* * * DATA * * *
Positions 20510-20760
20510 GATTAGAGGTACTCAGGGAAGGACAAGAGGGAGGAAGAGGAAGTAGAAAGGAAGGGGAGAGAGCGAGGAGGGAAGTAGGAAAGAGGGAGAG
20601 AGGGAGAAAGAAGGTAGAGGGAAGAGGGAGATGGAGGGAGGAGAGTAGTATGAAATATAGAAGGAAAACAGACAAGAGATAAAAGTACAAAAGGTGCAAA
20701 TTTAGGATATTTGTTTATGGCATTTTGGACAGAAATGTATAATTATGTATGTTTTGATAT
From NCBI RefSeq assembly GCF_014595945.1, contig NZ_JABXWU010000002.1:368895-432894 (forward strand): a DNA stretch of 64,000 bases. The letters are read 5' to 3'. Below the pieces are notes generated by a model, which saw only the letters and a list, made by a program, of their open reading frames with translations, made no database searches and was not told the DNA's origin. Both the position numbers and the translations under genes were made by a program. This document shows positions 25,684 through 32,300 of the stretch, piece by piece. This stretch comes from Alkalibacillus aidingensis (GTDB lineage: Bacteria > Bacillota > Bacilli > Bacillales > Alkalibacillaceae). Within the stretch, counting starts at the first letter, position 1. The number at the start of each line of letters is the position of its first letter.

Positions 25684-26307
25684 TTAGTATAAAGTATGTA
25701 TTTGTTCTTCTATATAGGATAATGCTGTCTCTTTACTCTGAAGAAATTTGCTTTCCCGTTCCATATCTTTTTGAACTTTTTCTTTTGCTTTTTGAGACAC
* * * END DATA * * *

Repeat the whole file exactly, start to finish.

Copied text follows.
Positions 20510-20760
20510 GATTAGAGGTACTCAGGGAAGGACAAGAGGGAGGAAGAGGAAGTAGAAAGGAAGGGGAGAGAGCGAGGAGGGAAGTAGGAAAGAGGGAGAG
20601 AGGGAGAAAGAAGGTAGAGGGAAGAGGGAGATGGAGGGAGGAGAGTAGTATGAAATATAGAAGGAAAACAGACAAGAGATAAAAGTACAAAAGGTGCAAA
20701 TTTAGGATATTTGTTTATGGCATTTTGGACAGAAATGTATAATTATGTATGTTTTGATAT
From NCBI RefSeq assembly GCF_014595945.1, contig NZ_JABXWU010000002.1:368895-432894 (forward strand): a DNA stretch of 64,000 bases. The letters are read 5' to 3'. Below the pieces are notes generated by a model, which saw only the letters and a list, made by a program, of their open reading frames with translations, made no database searches and was not told the DNA's origin. Both the position numbers and the translations under genes were made by a program. This document shows positions 25,684 through 32,300 of the stretch, piece by piece. This stretch comes from Alkalibacillus aidingensis (GTDB lineage: Bacteria > Bacillota > Bacilli > Bacillales > Alkalibacillaceae). Within the stretch, counting starts at the first letter, position 1. The number at the start of each line of letters is the position of its first letter.

Positions 25684-26307
25684 TTAGTATAAAGTATGTA
25701 TTTGTTCTTCTATATAGGATAATGCTGTCTCTTTACTCTGAAGAAATTTGCTTTCCCGTTCCATATCTTTTTGAACTTTTTCTTTTGCTTTTTGAGACAC